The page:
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Tips to Help a Friend with Anxiety

Support, Education, and Self-Care

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Updated February 01, 2009

People who struggle with Generalized Anxiety Disorder (GAD) often need more than psychotherapy and medication to overcome their problems. One of the most important factors is strong support from people in their lives. Friends and family can be an integral part of the treatment system and can make a difference in recovery time as well as sustaining remission. The following are guidelines for helping your friend or family member with GAD.

Be Supportive

This may seem like an obvious rule to follow, but being a good, supportive can be tough work. Making sure that you can listen empathically without becoming frustrated, provide helpful suggestions, and reinforce continuing with treatment is not easy, but can be the difference between quick recovery and a long-term struggle. Furthermore, try to avoid crossing boundaries that your friend has set up in terms of the way he wants you to help. Being respectful is a key component of good support. I might also help to know how Anxiety Affects Relationships as well.

Educate Yourself

Do what you can to learn about GAD symptoms, treatment, and prevention. Reading through this website and finding a good book are great places to start. Once you become more knowledgeable, it will be easier to avoid becoming frustrated and disillusioned. A good place to start is the Overview of GAD.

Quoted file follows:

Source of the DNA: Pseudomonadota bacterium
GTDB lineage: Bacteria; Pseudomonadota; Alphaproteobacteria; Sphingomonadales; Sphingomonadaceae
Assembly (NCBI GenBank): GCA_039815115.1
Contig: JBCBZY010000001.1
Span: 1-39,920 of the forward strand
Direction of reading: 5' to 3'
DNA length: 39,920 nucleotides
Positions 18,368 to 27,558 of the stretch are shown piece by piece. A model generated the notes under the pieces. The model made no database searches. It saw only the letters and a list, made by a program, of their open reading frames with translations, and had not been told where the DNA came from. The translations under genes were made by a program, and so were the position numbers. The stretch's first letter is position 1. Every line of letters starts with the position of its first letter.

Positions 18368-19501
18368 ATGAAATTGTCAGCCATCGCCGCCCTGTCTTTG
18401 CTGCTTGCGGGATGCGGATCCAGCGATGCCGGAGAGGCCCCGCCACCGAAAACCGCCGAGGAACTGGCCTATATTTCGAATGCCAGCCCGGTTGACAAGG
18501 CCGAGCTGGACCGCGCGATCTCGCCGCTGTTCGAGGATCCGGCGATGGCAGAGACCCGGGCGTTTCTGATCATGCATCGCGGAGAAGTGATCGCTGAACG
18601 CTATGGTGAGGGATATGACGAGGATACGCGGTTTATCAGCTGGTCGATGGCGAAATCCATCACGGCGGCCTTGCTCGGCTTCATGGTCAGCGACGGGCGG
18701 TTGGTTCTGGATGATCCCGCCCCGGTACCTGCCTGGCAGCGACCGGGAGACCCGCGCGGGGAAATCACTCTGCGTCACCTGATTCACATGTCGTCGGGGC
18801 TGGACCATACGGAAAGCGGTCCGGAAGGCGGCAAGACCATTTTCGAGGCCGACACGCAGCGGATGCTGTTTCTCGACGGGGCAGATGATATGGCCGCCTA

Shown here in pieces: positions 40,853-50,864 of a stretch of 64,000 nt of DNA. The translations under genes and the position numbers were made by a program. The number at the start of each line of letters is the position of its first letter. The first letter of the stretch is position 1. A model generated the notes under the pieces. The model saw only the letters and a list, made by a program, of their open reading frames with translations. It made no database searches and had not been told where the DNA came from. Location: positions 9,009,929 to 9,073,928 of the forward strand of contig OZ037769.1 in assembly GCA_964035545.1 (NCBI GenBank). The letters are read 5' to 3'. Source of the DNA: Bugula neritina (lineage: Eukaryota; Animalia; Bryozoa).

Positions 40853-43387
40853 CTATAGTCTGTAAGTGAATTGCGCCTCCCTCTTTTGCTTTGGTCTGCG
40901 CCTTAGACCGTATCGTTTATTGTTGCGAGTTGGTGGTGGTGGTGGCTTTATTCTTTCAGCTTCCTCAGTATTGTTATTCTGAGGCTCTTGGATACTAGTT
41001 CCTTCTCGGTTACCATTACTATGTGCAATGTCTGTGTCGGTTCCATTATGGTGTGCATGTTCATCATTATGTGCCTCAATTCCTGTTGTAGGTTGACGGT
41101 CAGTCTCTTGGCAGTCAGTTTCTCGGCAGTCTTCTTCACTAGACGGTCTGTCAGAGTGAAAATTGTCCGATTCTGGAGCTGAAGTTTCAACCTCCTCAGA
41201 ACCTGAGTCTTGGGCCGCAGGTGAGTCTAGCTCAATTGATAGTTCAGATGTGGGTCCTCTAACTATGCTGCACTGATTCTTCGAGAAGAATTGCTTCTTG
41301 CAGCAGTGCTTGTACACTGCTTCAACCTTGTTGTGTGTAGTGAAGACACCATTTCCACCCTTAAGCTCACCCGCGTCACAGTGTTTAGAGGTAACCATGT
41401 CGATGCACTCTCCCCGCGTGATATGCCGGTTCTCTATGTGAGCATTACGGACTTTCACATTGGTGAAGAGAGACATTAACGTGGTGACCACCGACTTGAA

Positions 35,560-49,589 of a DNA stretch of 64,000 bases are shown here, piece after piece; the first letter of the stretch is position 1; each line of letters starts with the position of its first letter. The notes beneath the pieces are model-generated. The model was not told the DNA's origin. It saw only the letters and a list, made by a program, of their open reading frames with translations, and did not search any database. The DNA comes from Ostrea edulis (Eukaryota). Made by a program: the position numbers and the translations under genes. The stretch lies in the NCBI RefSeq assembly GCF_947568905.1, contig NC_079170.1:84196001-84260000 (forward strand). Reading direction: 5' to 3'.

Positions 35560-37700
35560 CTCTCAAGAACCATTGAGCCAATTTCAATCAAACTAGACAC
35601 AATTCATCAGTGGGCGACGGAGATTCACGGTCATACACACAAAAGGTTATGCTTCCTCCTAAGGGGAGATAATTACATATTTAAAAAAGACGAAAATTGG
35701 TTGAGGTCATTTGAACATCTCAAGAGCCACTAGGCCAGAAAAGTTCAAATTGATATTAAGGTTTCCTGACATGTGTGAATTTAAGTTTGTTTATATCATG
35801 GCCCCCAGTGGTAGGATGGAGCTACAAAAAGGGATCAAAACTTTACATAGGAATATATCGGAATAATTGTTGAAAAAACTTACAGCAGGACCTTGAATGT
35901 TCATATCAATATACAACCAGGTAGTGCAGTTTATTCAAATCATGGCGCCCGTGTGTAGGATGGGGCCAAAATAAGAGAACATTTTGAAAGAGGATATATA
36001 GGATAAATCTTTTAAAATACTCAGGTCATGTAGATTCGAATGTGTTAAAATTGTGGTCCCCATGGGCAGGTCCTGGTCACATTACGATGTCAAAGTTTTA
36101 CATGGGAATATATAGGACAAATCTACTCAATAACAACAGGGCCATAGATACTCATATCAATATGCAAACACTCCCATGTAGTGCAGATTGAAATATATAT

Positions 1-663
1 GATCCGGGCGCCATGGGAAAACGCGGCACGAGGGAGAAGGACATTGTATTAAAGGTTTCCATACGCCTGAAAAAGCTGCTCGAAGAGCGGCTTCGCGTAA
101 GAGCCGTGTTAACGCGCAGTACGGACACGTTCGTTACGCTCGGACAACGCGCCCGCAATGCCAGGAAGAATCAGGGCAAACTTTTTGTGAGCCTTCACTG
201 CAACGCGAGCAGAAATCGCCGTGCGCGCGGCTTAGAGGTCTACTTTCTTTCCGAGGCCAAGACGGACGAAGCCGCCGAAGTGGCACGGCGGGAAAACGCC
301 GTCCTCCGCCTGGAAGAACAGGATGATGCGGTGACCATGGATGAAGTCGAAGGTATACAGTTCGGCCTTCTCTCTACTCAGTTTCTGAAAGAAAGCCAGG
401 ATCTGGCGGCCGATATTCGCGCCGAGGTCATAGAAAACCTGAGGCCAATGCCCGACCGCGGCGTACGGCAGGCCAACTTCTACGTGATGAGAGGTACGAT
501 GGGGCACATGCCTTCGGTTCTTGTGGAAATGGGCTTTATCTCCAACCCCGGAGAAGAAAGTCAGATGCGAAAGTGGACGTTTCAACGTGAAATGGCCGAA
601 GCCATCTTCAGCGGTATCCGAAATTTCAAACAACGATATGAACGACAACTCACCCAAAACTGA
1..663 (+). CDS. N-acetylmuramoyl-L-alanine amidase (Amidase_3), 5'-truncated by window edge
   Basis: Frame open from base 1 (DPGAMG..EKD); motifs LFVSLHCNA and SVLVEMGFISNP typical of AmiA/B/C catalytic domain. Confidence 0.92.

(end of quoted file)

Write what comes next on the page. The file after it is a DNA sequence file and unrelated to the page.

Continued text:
Help Find Treatment

For people who have yet to be diagnosed or are fearful of seeking professional help, a supportive friend can be an important influence in taking the first step. Helping your friend find a treatment provider and encouraging her to follow through can show that you want the best for her. However, be careful not to become overly invested in this process yourself. If your friend simply does not want to get help, then most methods of trying to force her can make the situation worse and could potentially damage your friendship. Look over the Anxiety Treatment Guide for more information.

Get Your Own Help

If you are in a very close relationship with someone significantly struggling with GAD, you can also become worn out and frustrated. Activating your own support system can make the difference between helper burnout and continued support. Talking to a therapist, advisor, or close friend to get support are important, but make sure not to jeopardize the confidence your friend with GAD has in you.

Be Fun

People with GAD don’t only need folks to discuss their problems with, they also need friends that can make their lives fun and enjoyable. Without putting too much pressure on yourself or significantly trying to alter a strong relationship, being a fun and relaxing person to be around can make you an invaluable support.

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